For many people, implementing Math Workshop in Middle School is a foreign concept. I’m here to tell you that it doesn’t have to be. You can make it work. I did and I honestly think that my students learned more because of it.

**Setting Up the Week**

Many of you know that I am a **HUGE** Interactive Notebook user and being so does not mean it is the only think that I do in my classroom, in fact using Interactive Notebooks works well with implementing Math Workshop.

Each week in my class the set-up of our week would be very similar to the prior and following weeks. I did this to save my sanity and also make it easy for my students to understand as well.

As you can see during the week there were at least two days where we had direct instruction time. I typically had these days back to back to allow for easy flow of the lessons that we were working on but it can also be done where you split them based on the flow of your units.

**Setting Up Math Workshop**

For my classes we had a grand total of 42-48 minutes per class period so being able to fit in Math Workshop had to be done in an organized manner to be effective. For the two days each week that we did MATH Workshop we used the acronym MATH for our stations which stood for:

M- Math Facts

A- At Your Seat

T- Talk to Me

H- Hands On Fun

Each of these stations were set up for my groups of students to go to and I always had two set ups of Math Facts and At Your Seat as I had a total of 6 groups rotating. During the twenty minute rotations, I would then pull additional small groups of students to work on skills that they needed help with.

As you can see in the sample week my students were practicing skills on fractions. This week of work could be done at any time during the year because we all know students struggle with fractions throughout the year. I always scheduled stations that were skills from at least two weeks prior so that my students had not only been instructed on the material but also had resources to use in their interactive notebooks for reference.

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**Specific Math Stations**

**Math Fluency** is all about reviewing your facts whatever the student may need help on. In the sample week shown students were practicing operations with fractions using the game Fraction War (or TpT). This game is able to be differentiated because it comes with all four operations and the cards can be mixed for even more fun

**At Your Seat** is typically an independent activity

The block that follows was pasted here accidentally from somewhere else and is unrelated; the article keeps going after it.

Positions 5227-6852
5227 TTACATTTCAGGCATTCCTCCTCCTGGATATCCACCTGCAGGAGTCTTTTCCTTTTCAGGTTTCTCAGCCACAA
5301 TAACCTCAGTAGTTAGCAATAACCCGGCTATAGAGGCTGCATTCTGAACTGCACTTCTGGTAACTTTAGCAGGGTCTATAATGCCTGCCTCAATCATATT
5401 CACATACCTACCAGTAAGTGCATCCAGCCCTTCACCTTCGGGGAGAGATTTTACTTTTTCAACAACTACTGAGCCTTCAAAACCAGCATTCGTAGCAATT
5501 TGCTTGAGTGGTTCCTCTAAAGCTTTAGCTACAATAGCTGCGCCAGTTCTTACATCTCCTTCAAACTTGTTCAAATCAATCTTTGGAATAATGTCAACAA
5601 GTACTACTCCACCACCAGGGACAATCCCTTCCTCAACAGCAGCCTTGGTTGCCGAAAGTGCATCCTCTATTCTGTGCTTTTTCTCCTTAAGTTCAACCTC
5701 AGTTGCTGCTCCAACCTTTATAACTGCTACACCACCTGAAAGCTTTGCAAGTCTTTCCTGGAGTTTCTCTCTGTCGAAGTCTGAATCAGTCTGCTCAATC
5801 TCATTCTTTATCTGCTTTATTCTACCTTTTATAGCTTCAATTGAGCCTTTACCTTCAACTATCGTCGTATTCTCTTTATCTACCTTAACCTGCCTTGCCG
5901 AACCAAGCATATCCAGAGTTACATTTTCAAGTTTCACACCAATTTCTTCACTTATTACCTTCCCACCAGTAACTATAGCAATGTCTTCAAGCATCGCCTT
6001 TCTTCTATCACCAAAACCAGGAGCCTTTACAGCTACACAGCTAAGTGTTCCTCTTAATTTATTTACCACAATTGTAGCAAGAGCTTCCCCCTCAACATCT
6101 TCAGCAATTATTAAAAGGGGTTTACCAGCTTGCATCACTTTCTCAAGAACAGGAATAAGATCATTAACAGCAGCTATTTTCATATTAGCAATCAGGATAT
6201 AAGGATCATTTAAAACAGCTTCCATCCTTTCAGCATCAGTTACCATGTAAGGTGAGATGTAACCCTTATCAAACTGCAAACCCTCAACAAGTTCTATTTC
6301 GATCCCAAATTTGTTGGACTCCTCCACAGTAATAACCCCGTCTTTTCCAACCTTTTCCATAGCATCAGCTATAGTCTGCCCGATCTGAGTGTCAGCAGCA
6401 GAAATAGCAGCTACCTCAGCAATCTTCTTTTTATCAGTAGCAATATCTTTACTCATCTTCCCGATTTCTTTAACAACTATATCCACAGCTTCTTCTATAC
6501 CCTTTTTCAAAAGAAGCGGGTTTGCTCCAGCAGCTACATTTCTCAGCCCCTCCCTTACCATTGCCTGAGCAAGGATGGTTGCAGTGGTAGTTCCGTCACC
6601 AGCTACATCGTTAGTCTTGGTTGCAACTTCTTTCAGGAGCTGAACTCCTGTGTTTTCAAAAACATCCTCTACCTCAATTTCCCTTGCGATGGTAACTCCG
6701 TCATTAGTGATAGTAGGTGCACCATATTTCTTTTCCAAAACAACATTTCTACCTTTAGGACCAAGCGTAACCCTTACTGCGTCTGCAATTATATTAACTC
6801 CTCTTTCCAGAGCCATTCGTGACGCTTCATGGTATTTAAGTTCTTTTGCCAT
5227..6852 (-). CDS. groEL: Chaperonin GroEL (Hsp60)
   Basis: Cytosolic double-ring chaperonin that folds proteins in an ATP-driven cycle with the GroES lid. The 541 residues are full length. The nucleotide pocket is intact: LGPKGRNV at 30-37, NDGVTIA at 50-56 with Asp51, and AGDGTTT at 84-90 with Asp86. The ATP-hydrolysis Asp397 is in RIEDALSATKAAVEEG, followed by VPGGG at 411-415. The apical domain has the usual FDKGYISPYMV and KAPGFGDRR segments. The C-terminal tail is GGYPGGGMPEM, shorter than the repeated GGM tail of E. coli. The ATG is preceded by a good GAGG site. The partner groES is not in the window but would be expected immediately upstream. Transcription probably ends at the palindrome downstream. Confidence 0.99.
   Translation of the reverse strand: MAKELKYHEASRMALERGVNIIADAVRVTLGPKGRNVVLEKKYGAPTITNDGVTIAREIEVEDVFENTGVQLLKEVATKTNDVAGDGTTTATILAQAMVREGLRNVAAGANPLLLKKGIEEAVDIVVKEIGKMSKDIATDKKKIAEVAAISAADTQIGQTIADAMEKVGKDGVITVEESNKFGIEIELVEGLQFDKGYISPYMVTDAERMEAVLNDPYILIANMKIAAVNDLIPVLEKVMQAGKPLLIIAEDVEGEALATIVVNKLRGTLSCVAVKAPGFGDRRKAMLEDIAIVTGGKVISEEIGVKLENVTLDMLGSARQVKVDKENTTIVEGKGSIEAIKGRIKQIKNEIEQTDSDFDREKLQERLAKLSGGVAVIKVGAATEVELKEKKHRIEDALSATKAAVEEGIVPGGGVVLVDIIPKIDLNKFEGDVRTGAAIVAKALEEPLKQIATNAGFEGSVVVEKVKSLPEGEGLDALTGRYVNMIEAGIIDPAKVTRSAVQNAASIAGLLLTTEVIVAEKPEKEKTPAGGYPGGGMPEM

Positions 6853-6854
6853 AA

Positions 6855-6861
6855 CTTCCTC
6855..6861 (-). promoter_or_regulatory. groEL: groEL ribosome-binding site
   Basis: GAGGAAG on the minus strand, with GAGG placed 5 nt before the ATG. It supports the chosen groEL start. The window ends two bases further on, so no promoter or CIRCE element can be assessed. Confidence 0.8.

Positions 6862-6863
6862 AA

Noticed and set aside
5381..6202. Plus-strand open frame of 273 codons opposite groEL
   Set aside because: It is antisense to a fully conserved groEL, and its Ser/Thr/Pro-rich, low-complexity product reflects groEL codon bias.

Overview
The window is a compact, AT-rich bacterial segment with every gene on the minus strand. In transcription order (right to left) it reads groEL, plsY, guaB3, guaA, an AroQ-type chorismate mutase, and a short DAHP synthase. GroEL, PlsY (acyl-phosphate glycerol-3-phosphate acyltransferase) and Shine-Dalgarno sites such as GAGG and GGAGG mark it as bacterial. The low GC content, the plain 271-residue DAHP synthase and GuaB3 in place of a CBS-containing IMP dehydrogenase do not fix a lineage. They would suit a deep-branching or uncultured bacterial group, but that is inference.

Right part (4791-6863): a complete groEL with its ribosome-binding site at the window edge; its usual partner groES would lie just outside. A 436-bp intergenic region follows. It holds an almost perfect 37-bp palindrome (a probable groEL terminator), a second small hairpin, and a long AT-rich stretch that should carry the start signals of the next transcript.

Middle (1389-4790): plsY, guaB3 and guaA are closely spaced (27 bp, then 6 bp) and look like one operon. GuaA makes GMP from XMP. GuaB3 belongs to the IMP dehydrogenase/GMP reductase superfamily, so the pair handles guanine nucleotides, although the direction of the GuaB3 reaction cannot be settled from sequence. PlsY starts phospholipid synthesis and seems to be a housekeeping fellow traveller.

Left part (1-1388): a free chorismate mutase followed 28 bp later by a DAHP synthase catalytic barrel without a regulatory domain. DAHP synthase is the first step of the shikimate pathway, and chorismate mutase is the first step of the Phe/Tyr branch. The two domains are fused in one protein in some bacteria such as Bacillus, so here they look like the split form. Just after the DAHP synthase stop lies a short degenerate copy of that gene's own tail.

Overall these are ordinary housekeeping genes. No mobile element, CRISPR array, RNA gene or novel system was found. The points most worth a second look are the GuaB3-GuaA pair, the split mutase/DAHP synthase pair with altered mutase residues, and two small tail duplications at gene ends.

where students are truly showing me what they know. This sometimes can be partner work where each person has a different colored pencil to do their work so that I can easily determine who did what work on the page (hint: this helps you see if someone took over the assignment or if someone was being lazy). So during this week the students would be working on a Spin to Win for All Operations with Fractions. I also try to keep this station the same each week and just change the concept so that I’m working smarter and not harder. Hence why the Spin to Win packs (or TpT) for each grade level (*available in Second through Eighth right now*) are a great thing because you can just put a new one in each week.

**Talk to Me** is always a station that I encourage there to be communication between all of the members of the group at. I want them to talk about what they are learning or discuss their answers together. Left, Right, Answer is a game that I created a few years back to be used with **ANY** set of Task Cards. For this week they would use Problem Solving with the Halflings which reviews Fraction and Decimals in word problems. I will tell you that the fans of Lord of the Rings, Dungeons and Dragons, etc. truly **LOVE** this set of task cards because it appeals to the nerd side!

The final part of MATH Workshop is **Hands On Fun**. I use this for my students to either do a STEM related activity intertwined with what we are doing or playing a math game of sorts. My students learned to play the game 24 and truly loved it. I ended up having to buy almost ever set! The object of the game is to make 24 and since they are using Fractions and Decimals it gets a little trickier.

**Pulling Small Groups**

For most teachers pulling small groups is a tricky part and I will admit that it takes time to set up your small groups and know that they can fluctuate on the regular depending on the skill that you are covering in your groups.

I chose not to have my small groups as a rotation and rather pull students from their stations (*at least 2 from a group, never singling a student out*) and do small groups that way. This way my station groups could be somewhat random and only my small groups would be ability level grouped.

Each week my small groups would be put together based on the skill being covered and they would be excused from whatever station that they missed due to being in small group and that was okay because the station work was review material. This time would allow me a good 20 minute small lesson with 4-6 students giving them my undivided attention. We would do a small direct instruction, some practice work and many times then do a short game of sorts that they would then see in stations in a few weeks. This helped expose them to material and then they would be able to be an expert for their group when they saw it down the line.